Abraham Bogardus was born on a farm in Dutchess County New York, on November 29, 1822.
In 1837 Mr Bogardus came to New York City.
In early 1846 Bogardus was schooled in Daguerrean photography by George W. Prosch. Bogardus, a tall slim man, proved to be an apt scholar, and in two weeks he was pronounced efficient and on the third week he opened a gallery. His first gallery was located near Barclay, at 217 Greenwich Street, New York. Through his gallery, Bogardus was visited by and he photographed many distinguished Americans.
In 1849, the success of Abraham Bodarus business enabled him to open a branch gallery at 126 Washington Street, Newark, N.J.
In 1865 he photographed many civil war veterans and heroes. Among them are Gens. Kilpatrick, Burnside, Schofield, Butterfield, Dix, and Anderson. In April 1865, Bogardius photographed Samuel Downing, a veteran of the Revolutionary war, when he was 104 years old.
In, 1869 Mr Bogardus was elected the first president of the National Photographic Association and served by continuous re-election for six or seven years.
On Jan 1st 1872, The specialties of Messrs Daniel and David Bendann combined with those of Bogardus to establish one of the greatest photographic firms in this country. The partnership lasted only 2 years.
On May 16, 1872, Bogardus photographed Horace Greeley. Greeley acknowledged Bogardus' proficiency in a letter which contained, "'Your imperial photograph, just received, is considered by my friends and regarded by me as one of the best, probably the very best, ever yet made. of yours truly, Horace Greeley.
Bogardus took a photograph of Gen. Hancock that was such an excellent image, it was chosen for the engraving on the new two-dollar bill.
In 1880 Mr. Bogardus photographed J. M. Matthews, who was one of the passengers on the steamboat, John Fitch when she labored painfully away from the Battery amid the jeers of a ribald crowd, in order to see whether a vessel really could be propelled by steam.
In 1884 Bogardus was listed as Abraham Bogardus & Co., 872 Broadway (at corner of 18th St.), New York. It was at this time that Bogardus placed an ad to sell his business and retire.
In 1885, Bogardus took the picture of A. R. Norton, an editor of Dallas, Texas. Mr. Norton's hair reached his waist, as did his beard, while his moustache was long enough to wrap about his ears. He had made a vow, during the Henry Clay campaign that he would never again cut his hair or shave until Mr. Clay was President.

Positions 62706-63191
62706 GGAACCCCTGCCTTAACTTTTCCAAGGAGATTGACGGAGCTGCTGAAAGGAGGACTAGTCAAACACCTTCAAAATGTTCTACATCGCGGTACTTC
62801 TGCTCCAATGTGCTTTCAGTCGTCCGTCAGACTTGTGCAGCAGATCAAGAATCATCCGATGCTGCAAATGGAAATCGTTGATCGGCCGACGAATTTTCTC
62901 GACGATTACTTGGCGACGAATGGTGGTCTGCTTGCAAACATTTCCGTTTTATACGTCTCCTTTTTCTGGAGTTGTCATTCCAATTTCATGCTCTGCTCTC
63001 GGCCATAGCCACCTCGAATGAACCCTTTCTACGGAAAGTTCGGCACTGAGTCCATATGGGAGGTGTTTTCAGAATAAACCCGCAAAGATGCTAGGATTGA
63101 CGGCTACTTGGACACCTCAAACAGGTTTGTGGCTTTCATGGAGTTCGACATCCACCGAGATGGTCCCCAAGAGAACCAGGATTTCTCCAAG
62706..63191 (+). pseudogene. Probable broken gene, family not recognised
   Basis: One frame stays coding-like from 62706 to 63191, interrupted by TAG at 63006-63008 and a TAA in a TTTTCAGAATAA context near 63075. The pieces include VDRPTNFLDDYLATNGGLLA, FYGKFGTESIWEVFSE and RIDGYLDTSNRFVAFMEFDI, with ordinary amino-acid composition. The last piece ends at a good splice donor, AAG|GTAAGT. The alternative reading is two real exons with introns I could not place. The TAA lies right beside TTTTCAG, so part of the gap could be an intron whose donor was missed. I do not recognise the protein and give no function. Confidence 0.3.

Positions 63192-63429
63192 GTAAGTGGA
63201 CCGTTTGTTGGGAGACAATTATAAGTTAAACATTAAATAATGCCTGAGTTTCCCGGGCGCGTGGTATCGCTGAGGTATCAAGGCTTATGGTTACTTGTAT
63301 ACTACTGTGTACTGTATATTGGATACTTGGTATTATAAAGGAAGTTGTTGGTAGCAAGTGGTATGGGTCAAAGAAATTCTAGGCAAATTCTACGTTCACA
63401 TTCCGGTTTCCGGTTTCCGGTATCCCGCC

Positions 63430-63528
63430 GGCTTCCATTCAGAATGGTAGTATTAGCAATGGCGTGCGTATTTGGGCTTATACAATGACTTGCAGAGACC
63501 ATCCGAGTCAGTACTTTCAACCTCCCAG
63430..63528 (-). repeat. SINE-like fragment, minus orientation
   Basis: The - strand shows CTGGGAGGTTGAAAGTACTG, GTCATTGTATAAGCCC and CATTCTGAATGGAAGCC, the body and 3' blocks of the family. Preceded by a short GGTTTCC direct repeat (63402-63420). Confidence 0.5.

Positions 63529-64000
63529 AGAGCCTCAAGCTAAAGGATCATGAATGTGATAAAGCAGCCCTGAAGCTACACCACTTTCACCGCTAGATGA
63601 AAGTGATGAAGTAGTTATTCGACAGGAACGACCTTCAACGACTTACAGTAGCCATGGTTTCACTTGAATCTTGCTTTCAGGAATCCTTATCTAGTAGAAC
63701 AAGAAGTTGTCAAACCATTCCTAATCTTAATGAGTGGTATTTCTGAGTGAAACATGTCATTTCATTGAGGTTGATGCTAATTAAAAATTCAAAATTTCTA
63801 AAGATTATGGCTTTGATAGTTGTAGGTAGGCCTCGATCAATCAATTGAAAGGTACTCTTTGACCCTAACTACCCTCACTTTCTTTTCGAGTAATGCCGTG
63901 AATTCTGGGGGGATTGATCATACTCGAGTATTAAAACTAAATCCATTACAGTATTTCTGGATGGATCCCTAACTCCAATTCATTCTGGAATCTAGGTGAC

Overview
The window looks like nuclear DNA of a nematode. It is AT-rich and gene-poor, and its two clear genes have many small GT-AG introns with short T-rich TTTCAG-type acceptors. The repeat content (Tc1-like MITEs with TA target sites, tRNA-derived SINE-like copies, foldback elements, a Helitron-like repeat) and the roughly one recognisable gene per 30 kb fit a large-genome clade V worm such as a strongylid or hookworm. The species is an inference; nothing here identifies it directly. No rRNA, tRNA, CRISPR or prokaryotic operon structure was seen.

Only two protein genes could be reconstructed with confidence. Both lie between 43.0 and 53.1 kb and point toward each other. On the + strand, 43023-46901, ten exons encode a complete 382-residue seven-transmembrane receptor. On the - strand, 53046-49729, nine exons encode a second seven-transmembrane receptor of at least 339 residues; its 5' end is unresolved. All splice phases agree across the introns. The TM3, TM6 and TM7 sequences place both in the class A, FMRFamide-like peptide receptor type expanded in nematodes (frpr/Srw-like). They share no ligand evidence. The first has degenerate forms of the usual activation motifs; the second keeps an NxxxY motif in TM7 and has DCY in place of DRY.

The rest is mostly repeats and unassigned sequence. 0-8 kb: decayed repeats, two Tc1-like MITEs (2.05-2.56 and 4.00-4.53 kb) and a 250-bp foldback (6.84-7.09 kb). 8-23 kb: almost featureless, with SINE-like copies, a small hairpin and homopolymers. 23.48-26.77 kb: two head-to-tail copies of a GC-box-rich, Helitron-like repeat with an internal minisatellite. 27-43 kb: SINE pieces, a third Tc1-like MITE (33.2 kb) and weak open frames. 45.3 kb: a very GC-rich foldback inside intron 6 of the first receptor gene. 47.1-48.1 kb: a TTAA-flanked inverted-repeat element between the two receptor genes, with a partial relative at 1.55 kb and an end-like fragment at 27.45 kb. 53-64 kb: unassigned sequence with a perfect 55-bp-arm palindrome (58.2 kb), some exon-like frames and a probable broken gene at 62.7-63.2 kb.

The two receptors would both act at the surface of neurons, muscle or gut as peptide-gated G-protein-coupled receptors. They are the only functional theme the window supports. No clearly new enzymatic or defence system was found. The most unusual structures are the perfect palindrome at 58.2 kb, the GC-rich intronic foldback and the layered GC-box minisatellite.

In 1887 Abraham Bogardus retired from photography.
In 1889 Abraham Bogardus was the president of the Photographers and Artists Mutual Benefit Association. The Association was established to establishing a graded scale of prices that will be fair and equitable, due to the practice of some photographers pricing below the cost of production in order to drive their neighbors out of the business.
Abraham Bogardus died on March 22, 1908, at the age of 86.
During his life, Bogardus's maintained a scrap and signature book of his customers. Some of the important photographic sittings were of presidents, James A Garfield, Hayes, Senators Hoar, Anthony, and Cameron; Governerors John C New Ex Governor Cornell of New York Governor Hoyt of Pennsylvania Governor Foster of Ohio Governor Kinkead of Nevada Governor Colquitt of Georgia Governor Hoyt of Wyoming, Admirals Porter and Farragut; Richard A. Proctor, the astronomer; Chang, the Chinese of penns giant; Tom Thumb and wife, Henry Ward Beecher. Joseph Cook, Ole Bull, Professor Morse, Professor Proctor, Professor Newbury, William Cullen Bryant, Mayor Hewitt, Wendell Phillips, James G. Blaine, Bayard Taylor, James A. Garfield, Chester A. Arthur, P. T. Barnum, Robert G. Ingersoll, Thurlow Weed, General Hancock, Capt. F. Lahrbush, who said he was 107 years old when his picture was taken in 1870; Eng and Chang Bunker, the Siamese twins, and Paul B. Du Chaillu, the famous traveler, and William H. Vanderbilt, the railroad mogul heir. Bernard Fiery, a murderer, was photographed in the Tombs three days before he was hanged. He was brought out of his cell and placed in a bar of sunlight that fell through a grated window.
Abraham Bogardus has probably photographed more distinguished Americans than any other daguerrian photographer of the 1800s. He was considered one of the best in the world. His in-depth understanding of the art and trade has afforded him to keep up with the many changes in the early period of photographic discovery.
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